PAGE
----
Wherefore Art Thou, Bloody Sam?

Welcome to The High Hat’s Sam Peckinpah feature. For those of you not in the know, Peckinpah was an American icon: the hard-drinking, punch-throwing, philandering salty old prick with desert-trash poetry in his soul and the eye of a scrub-brush Michelangelo. He made brilliant films that turned a cold eye on humanity and showed us in our violent, kind, cruel, chaotic, naturalistic, honorable, heroic, dumb, bitter, tired, poetic, ever-loving glory.

When we first conceived doing this, we thought that we’d try to have an essay on each of Peck’s movies, as well as an essay on his style. As it turns out, though, not a one of us wanted to make a run at The Wild Bunch alone. So, we’ve decided that we’ll all have a conversation about TWB instead, and now it’s the subject of this month’s Algonquin Kids’ Table discussion.

A few of Peck’s minor movies, The Deadly Companions, Noon Wine and Cross of Iron, went unclaimed by our writers. Then a few writers decided that they just didn’t have enough to say about their subjects. Bye bye, The Ballad of Cable Hogue, The Getaway and The Killer Elite.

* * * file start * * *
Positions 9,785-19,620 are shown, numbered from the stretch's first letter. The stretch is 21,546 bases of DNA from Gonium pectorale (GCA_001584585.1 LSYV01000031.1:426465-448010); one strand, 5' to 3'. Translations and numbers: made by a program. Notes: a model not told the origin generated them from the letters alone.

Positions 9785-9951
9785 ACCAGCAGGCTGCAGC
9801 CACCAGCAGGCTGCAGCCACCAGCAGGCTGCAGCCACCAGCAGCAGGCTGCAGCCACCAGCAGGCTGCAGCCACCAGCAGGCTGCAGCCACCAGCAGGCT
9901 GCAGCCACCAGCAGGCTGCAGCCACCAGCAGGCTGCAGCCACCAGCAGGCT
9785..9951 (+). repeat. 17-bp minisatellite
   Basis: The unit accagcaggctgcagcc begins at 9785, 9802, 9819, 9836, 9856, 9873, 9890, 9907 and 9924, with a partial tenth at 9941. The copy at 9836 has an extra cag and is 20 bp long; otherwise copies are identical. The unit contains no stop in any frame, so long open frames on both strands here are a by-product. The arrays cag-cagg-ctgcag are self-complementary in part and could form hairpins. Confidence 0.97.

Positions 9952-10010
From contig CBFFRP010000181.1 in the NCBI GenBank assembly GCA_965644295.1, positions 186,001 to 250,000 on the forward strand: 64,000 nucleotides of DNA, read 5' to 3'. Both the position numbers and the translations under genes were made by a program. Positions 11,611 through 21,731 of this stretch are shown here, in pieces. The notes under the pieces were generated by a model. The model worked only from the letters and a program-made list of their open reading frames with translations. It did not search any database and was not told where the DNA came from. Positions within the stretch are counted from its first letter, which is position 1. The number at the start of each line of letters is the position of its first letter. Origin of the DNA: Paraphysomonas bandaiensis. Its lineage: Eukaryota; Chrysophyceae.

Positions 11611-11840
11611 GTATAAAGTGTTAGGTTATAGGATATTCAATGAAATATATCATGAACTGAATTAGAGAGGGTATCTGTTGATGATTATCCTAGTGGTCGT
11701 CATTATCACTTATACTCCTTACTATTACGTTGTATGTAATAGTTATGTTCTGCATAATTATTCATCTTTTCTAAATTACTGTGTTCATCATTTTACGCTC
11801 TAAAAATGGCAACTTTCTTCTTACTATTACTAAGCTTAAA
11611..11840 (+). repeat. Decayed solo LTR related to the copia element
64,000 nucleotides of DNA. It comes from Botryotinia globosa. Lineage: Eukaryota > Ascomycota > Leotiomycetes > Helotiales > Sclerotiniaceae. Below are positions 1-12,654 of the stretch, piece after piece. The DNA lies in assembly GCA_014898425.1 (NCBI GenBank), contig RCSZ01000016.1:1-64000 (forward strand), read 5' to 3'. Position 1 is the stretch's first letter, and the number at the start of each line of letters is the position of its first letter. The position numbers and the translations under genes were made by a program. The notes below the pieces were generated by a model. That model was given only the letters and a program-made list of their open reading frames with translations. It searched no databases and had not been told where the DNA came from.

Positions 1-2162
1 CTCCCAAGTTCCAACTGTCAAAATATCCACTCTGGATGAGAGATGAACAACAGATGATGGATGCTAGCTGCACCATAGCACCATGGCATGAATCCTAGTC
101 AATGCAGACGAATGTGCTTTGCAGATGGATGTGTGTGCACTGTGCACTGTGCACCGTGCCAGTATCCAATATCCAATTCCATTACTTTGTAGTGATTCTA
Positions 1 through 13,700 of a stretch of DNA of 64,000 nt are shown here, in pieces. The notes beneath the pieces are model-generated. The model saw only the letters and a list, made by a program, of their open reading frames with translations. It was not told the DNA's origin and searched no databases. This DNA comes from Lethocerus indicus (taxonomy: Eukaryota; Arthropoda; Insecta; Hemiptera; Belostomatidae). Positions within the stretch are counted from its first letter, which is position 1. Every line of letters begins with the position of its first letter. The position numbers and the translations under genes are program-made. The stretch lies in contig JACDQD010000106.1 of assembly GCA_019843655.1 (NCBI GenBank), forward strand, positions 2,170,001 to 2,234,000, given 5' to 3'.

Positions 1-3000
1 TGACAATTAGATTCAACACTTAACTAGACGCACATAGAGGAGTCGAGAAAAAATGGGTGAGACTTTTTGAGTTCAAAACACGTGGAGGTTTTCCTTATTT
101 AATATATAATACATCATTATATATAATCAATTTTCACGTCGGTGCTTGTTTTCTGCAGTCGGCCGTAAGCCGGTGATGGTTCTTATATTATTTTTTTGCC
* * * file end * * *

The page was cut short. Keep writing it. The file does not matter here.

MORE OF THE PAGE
Which leaves us with the following:

Peckinpah was a challenging director at his best (and possibly more challenging in his decline, as Von Doviak’s and Pierce’s articles show). We hope you enjoy reading us wrestling with his movies.

One last note: it is a crime that Ride the High Country, Major Dundee, the director’s cut of Pat Garrett and Billy the Kid, and Bring Me the Head of Alfredo Garcia have not been released on DVD. Criterion, we’re looking right at you.

Look for Brett Grenadier Richards' article on Cross of Iron here!